Good progress in here through the English channel (by captain Anne-Flore Gannat)

We passed Le Havre longitude.

Downwind for a few days. The squares are braced square. Gaff topsail is going up and down following needs from little squalls. And the Royal was not in use for a few hours around Ouessant island.
The scenery just bit the screen. Teeth rocks emerged from the foamy sea where waves break continuously. Many lighthouses showed up above the cliffs.
The most famous ones of France are here, combined their careful eyes and lights to the attracted sailors who try to keep clear of them.

Today was a sunny day, the crew is playing a quiz while handling the sails. The idea is to go towards the appropriate gear when an order is given to set or douse. Clewing up the course for training. Every day is challenging. Anticipation is a law for the mate in charge of a watch.

Our cook Jeroen had his weekly day off. Every watch one of the crew members takes over and realizes how intense the cooks job is, while Jeroen is refreshing his inspiration for the next day.
A team of swiss-german is 200% on galley cleaning after a meal and it seems to be a fun experience.

Orange sunset is a gift towards the end of the day and initiates the start of the night. Tomorrow we will go through Calais-Dover-Strait on one tack pushed by the good wind.

The ship brings the wings to the ones who need unity because she goes away when hands are on her, supporting, carrying, moving on, forgiving. Powerful in making sense. Boats, seas, and salty souls.


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Dover Callais line in a magical orange sunrise (by Lenno Visser/first mate)

Today we rolled our merry way past the Dover Callais line in a magical orange sunrise, having now officially left the English channel at our stern. Where we also had a stark reminder that not all of us are as privileged and free as us here on our little square rig shipping around a Corona scared Europe as we closely passed a blowup canoe manned by two people hoping for a better life in England having fled their own war-torn country behind them.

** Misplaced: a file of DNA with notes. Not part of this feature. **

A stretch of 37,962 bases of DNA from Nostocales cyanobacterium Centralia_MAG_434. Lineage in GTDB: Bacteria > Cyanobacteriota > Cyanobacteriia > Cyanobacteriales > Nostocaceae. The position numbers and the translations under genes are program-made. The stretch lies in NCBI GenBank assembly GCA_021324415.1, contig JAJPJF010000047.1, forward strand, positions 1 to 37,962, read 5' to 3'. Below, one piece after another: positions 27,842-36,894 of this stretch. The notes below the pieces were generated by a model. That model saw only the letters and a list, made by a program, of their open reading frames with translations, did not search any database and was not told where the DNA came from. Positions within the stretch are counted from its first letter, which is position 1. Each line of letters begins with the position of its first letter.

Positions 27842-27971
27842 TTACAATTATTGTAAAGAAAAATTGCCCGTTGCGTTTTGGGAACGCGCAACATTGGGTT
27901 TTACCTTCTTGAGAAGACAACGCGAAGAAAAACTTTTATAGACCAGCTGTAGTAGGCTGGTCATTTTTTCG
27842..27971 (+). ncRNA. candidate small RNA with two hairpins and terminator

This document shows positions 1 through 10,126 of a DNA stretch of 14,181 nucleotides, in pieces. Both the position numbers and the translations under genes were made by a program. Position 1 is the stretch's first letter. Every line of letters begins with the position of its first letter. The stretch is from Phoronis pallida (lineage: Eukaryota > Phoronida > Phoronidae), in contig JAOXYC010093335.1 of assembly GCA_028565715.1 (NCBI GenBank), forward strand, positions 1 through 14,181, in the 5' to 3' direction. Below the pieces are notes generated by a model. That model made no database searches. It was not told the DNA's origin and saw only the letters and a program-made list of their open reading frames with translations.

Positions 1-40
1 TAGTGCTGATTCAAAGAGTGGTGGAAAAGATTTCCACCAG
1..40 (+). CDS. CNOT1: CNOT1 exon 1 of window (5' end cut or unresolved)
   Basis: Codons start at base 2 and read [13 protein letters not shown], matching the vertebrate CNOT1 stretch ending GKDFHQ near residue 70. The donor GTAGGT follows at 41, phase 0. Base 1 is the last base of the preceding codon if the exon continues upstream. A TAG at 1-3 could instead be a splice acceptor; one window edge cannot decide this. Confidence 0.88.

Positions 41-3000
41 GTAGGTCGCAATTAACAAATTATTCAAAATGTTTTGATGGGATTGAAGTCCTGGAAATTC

It reminded most of the crew that we are the lucky ones and that we shouldn’t take our freedom and our liberties for granted as people are willing to risk their life paddling across the busiest waterways in this hemisphere.
But further on we rolled our chariot down and into the north sea.
We followed the shipping lane claiming our own spot among vessels many times larger than us.
But going 8 knots we held our heads up high as the wind is pushing us ever closer towards the north and into the shortest night this year.


What a day … (By captain Anne-Flore Gannat)

as every day the tide is changing, our course over ground is changing, the side where the sails are set is changing, the meals as well.

Although something never changed since we left Amsterdam; the motivation expressed from all buddies on board. Yes, it is hard not to sleep well because of the boat bouncing into the waves, because of muscle ache from all the line handling. Today many plasters have been stuck around fingers and cream to heal hand wounds. Our hands are using all their strength to grab as strong as possible the smoothes or roughs halyards, sheets and down hauls. Oh yeah, the body feelings print the adventure in our memories.
I would like to say thanks a lot to some person on duty radio for “Dover Coast Guards ” and “Gris Nez Traffic” who made our passage easier and friendlier instead of asking strictly to apply the rule nb 10. Between theory and reality, tolerance should be accepted. Let’s create a new rule inspired by the Historic Passage of big ships who were racing here. The ones who don’t get the deep experience of pure sailing through the screen, please become a trainee on board!